Please read the remaining 95% of my post, then Google the resources I mentioned.


#12

This one was trickier than I thought, probably because I suck at Regexp. After solving it, I think you will benefit more from just by looking at walkthrough rather than pulling your hair out for couple of hours. So, here we go.

First, I’ll present the working solution that also passes edge cases that FCC doesn’t check.

/^[a-zA-Z]{2,}[\d]*|[a-zA-Z][\d]{2,}$/

This consists of two parts
^[a-zA-Z]{2,}[\d]*$ and ^[a-zA-Z][\d]{2,}$
You might notice this seems totally unrelated to the exercise, but bear with me.

^[a-zA-Z]{2,}[\d]+$
This one checks:
the string beginning with at least two alphabets , ^[a-zA-Z]{2,}
followed by at least one digit towards the end, [\d]+$
So, it matches with things like

"aa"
"aaa"
"a12"
"aa123"
"aaa123"
...

Now the second part, ^[a-zA-Z][\d]{2,}$
This one checks:
the string starts with one alphabet, ^[a-zA-Z]
followed by at least two digits towards the end, [\d]{2,}$
It matches with things like:

"a12"
"a123"
...

If a username matches with either of the condition, it conforms to the given constraints.

  1. The only numbers in the username have to be at the end. There can be zero or more of them at the end.

  2. Username letters can be lowercase and uppercase.

  3. Usernames have to be at least two characters long. A two-letter username can only use alphabet letter characters.

Now, the whole reason I did this is because of the constraint #3, “Two letter username can only use alphabets”

The first two cases are straight forward:
^[a-zA-Z]+[\d]*$
At least one alphabet followed by optional digits. This also conforms to the first half of the constraint #3, minimum length = 2.

But as soon as you add the second half of the constraint #3, things get really messy.
You might think you can just use alternate match with | with [a-zA-Z]{2}
Like ^[a-zA-Z]+[\d]*|[a-zA-Z]{2}$
We just check for the special case where username is length 2, easy right? nope.
This gives false positive for things like "a1", which clearly violates constraint#3.

Now this “a1” becomes the new special case, that we should avoid. The root of problem is our first Regex
^[a-zA-Z]+[\d]*$
One obvious way to avoid our new special case is
^[a-zA-Z]{2,}[\d]*$
Now, "a1" fails, which is good, but we can’t have things like "a12".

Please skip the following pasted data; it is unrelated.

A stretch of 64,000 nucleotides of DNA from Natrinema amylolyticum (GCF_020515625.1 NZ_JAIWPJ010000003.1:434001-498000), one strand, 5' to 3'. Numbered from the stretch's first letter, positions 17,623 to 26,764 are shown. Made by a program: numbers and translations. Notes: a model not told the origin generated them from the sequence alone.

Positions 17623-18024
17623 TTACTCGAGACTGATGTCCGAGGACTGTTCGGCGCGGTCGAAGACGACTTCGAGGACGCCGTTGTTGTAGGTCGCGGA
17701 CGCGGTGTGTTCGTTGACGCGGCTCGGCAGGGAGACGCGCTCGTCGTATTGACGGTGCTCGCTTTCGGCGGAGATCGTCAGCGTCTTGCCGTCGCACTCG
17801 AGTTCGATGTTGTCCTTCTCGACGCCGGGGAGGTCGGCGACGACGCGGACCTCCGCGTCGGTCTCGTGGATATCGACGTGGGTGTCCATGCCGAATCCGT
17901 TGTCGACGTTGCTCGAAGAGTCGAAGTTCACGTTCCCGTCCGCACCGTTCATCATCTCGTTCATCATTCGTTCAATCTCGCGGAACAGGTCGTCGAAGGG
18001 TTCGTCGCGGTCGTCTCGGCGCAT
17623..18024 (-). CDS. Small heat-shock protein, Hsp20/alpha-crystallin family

Let’s fix that by adding alternative case ^[a-zA-Z][\d]{2,}$
We can concatenate alternative pattern with |

Finally, we arrive at

/^[a-zA-Z]{2,}[\d]*|[a-zA-Z][\d]{2,}$/

Regular Expressions: Restrict Possible Usernames
Username Exercise RegExp
#13

Wow regex is confusing.

The challenges only teach you what each thing means, in no way does it show you how to put them together correctly.

But how? I thought it matched not made it optional.

What does the +$ mean that seems to be random.

Where did you learn regex?


#14

There’s another typo there it should be [\d]+$ :frowning: sorry for the confusion. (I was editing back and forth)

So, [\d] matches any single digit. + further specifies quantity, and $ checks if previous pattern is true at the end. Together, they read as match a sequence that ends with at least one digit. In general, anything inside [] is treated as a literal character and anything else have speical meaning depending on some context.

I learned Regex from MDN and a couple of chapters from the book “Mastering Regular Expression”. This source is good as well, http://www.grymoire.com/Unix/Regular.html

I don’t really think the exercise was fair for someone just learning Regex.


#15

So i had my crack at some Coding train videos and i am trying to do this problem for myself, so i can learn.

First i am just trying to match anything that has 3 or more letters characters, and has a optional ending of a number.

Here is my code: /\w{3,}\d?/i

\w\s means one character means one letter one space? https://youtu.be/YTocEnDsMNw?t=294

Using that i tried to say 3 or more \w with a optional \d

Now its failing to check for letters. Ja1 works, but so does 1ac.


#16

\w does not just match letters. It includes 0-9 and the underscore character.

Just to clarify, based on your description above, ‘Ja1’ should not be a match.


#17

So i do /\[a-zA-Z]{2,}\d+?/i so i can have two letter characters and a optional number(s) ?

Now everything seems to be false --> https://repl.it/@John_Nicole/Regular-Expression-Restrict-Possible-Usernames


#18

If you are trying to solve the username challenge, how are you accounting for the fact that the username must start with a letter and only a number at the end (if used)? Also, why do you have a \ character before [a-zA-Z]?

FYI, since you are using the i flag, you only need to write [a-z], because the i flag ignores case.


#19

Okay so i removed the slash and it works with numbers. I tried using the question mark to make it optional from all the documentation i read but it isn’t working.

I used the idea of \w\s meaning one letter one space, so i said 2 or more letters with a 0 or more numbers.


#20

In general, \<lowercase_char> expands to a predefined character set. In this case, \w expands to [a-zA-Z0-9_].
As a side note, \<uppercase_char> often expands to the complement, \W := [^a-zA-Z0-9_]. Notice [^...] this form is negation.
In any other cases, \ usually escapes special symbol to literal. e.g) \[] If you do this, the [] no longer means character set. Because [ is treated literally, like '['].

If you want just the alphabets, [a-zA-Z] is the way to go, or [a-z] with i modifier.

Assuming you already know range specifier and quantifier, +3 alphabets with optional 1 digit would be.
/[a-z]{3,}\d?/i